Kevin Joy, who revived the July 4’th Parade in 2002, and I hosted an overnight Irish Wake on the town common with a replica of the Twin Towers on the eve of First Anniversary of 9/11, a woman later complained to the Bulletin: “Irish storytellers tales are compilations of the vernacular of the tragic. This keeps the tap flowing and the bottle caps flying.”

As a teenager Emily Dickinson whimsically wrote to her brother requesting he come home and deal with all the Irish that had washed ashore and flowed inland to Amherst (for work on the railroad) suggesting, “To kill some—there are so many now, there is no room for the Americans.”

Forty years later, after retreating into a literary world where the Irish exclusively and faithfully served her, Miss Emily requested in writing a simple funeral with six Irish pallbearers and my great, great Grandfather Tom Kelley—even though he had only one arm—acting as the Chief pallbearer.

Recently the Select Board voted unanimously to fly the Rainbow Flag in front of Town Hall for a week to commemorate the Third Anniversary of the Massachusetts Supreme Court ruling allowing gay marriage. Only moments later, they unanimously took “no position” on my request to fly 29 commemorative flags in the downtown to mourn 9/11.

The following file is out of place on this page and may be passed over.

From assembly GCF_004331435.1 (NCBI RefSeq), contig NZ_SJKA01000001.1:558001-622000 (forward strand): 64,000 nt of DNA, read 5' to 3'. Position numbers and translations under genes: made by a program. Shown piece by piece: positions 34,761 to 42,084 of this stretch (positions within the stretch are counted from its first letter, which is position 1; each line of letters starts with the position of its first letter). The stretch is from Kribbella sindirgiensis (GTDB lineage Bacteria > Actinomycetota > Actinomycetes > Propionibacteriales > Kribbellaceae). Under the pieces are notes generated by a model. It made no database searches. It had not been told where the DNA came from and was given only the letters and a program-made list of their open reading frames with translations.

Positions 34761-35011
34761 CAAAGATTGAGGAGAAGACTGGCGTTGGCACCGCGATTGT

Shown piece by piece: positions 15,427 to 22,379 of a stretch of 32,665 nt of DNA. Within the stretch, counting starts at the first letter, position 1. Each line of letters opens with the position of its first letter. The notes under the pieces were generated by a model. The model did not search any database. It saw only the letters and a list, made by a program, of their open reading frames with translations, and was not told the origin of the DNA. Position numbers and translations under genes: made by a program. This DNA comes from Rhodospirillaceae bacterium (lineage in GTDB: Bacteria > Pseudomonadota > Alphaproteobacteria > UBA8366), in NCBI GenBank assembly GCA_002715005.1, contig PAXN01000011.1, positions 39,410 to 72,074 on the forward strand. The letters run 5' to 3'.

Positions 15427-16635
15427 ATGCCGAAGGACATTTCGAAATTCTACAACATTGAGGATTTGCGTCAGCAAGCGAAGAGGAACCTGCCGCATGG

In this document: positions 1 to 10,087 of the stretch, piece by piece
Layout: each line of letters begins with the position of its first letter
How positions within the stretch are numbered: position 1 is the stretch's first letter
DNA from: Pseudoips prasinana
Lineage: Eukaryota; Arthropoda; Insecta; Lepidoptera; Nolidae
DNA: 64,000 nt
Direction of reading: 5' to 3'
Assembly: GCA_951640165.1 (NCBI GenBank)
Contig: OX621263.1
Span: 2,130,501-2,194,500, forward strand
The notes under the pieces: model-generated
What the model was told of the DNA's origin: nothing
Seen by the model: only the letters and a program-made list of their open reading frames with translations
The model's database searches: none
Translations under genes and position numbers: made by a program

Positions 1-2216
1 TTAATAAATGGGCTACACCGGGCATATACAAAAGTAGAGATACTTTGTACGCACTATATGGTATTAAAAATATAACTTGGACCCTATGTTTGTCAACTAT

And earlier this week Town Meeting resoundingly defeated my Special Town Meeting Warrant Article (requested by 200 Amherst taxpayers) to reissue a Request For Proposals to privatize the always ailing Cherry Hill Golf Course.

Last year practically the identical article proposed by Irv Rhodes (and only requiring ten Amherst taxpayers signatures) passed Town Meeting by a vote of 72-62. Irv Rhodes is black.

As Stephanie would say, Hmmmm.


Tommy said...

Good post. By the way, I overheard in a coffee shop yesterday a man say, "An awful right-winger named Larry Kelly prevents us from excercising out free speech rights at the parade." I was tempted to butt in and ask what they were talking about, but thought it would be rude. They had anti-war buttons on their knapsacks.

LarryK4 said...

Hey Tommy,

Yeah, that will be another "only in Amherst" moment coming up very soon.

The FEDERAL Supreme Court decided in 1995 (9-0 no less) in the Boston St. Patrick’s Day Parade case (overruling a Massachusetts lower court) that a PRIVATE organization has the right to reject parade participants even if the parade occurs in the public way.

Unfortunately, the parade committee rejected gay Irish from marching (and honestly, if it were up to me, I would have let them march--especially if they bought me a beer).